2. Virgo Galaxy Cluster-No other spot of space has more beautiful galaxies crammed together than this bunch near the constellation Virgo which rises high during the months of spring.  Scanning through this expanse will reveal many of the Messier Lists most prominent galaxies.  Start out with low magnification and simply scan the field for the vague ghost smudges that are galaxies.  Once you come across the prominent ones, play around with the magnification and test out the light gathering capability of your scope to reveal detail in these faint fuzzies.

1. Saturn-The first love of many astronomers returns to prominence in the month of April and this time she is really putting on a show.  With her rings tilted more towards Earth, the incredible Cassini divide is once again visible, making Saturn must more impressive than the previous two years.  My hope is to have a new 6mm Zhumell planetary eyepiece for 200X observations of Saturn for the spring and early summer.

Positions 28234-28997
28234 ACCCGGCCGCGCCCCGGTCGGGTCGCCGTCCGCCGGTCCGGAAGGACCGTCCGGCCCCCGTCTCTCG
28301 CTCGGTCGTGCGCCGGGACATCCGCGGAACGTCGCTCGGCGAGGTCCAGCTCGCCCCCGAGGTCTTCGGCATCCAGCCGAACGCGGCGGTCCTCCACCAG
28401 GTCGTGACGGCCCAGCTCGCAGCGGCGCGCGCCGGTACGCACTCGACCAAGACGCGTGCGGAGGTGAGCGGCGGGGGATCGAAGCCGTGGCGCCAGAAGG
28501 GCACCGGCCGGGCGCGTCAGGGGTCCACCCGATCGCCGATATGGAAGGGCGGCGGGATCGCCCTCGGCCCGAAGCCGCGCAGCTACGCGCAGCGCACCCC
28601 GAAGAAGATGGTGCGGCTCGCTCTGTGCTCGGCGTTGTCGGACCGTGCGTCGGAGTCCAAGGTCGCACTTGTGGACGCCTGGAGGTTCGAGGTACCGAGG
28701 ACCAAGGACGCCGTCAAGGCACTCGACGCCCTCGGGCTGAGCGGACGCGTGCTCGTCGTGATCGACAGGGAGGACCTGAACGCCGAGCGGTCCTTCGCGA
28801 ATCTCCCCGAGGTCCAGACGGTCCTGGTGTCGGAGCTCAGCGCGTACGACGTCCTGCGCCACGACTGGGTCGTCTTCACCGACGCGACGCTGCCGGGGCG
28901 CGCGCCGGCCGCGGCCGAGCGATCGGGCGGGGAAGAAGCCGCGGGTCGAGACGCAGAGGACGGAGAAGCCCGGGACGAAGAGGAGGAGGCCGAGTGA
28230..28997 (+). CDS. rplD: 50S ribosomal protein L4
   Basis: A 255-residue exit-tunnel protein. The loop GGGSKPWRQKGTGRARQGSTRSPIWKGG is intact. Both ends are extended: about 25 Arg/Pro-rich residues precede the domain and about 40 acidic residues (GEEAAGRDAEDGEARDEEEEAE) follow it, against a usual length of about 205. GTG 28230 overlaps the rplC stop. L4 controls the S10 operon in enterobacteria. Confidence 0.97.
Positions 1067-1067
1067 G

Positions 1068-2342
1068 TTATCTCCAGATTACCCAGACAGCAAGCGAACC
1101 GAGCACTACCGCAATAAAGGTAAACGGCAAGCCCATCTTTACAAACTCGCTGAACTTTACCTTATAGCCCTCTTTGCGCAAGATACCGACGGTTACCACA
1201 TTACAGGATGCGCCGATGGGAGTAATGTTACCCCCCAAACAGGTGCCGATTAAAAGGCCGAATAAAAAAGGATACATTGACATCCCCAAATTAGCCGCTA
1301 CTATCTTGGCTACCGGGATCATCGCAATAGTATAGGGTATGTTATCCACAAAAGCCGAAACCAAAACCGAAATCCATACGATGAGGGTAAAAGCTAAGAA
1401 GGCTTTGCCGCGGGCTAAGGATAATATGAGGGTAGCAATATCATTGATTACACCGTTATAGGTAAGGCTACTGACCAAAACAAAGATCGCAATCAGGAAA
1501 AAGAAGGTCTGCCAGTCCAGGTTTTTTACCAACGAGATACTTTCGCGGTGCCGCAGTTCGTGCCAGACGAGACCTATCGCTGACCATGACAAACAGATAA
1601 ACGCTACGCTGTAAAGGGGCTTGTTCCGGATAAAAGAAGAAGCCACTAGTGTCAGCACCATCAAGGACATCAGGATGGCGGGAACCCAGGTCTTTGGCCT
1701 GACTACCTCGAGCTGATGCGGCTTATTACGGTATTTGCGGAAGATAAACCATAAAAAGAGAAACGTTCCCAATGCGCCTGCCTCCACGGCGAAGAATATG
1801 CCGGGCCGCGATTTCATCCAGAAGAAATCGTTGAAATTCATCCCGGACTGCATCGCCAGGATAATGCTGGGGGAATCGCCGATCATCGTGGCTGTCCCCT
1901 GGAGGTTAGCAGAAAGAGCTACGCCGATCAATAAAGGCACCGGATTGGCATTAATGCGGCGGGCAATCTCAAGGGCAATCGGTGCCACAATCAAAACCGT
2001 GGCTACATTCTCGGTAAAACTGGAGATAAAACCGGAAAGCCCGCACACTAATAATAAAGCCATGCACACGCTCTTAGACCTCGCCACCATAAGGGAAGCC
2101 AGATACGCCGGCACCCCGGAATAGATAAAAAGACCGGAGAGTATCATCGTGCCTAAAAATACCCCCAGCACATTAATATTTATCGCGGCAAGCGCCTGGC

Deep-Sky List: Supernova Remnants

The sky is filled with many wonders.  While the universe is encapsulated with incredible examples of beauty through creation it is also filled with examples of beauty through death.  Planetary nebula or supernova remnants are the expanding aftermath or shock wave of a star that has recently exploded at the end of its life cycle.   However, in death there is also a new beginning as is seen by our own sun which is a third generation star made up of material from supernova remnants of the ancient celestial past.  These ghostly objects are best viewed with a nebula filter and in a dark site location.  Here is my starting list of  these beautiful former stars that I hope to view over the next few months and years.

  • Large and Bright

Ring Nebula (M57)-9th magnitude smoke ring surrounding a very faint star
Dumbell Nebula (M27)-Capable of being seen been binoculars
NGC40

  • Small Planetaries:(Make up the majority of supernova remnants, often hard to distinguish from stars at low power)

Blue Snowball (NGC7662)-Northern Andromeda
Eskimo Nebula (NGC2392)-Gemini
Blinking Planetary (NGC6826)-Cygnus
Saturn Nebula (NGC7009)
NGC1514
NGC7008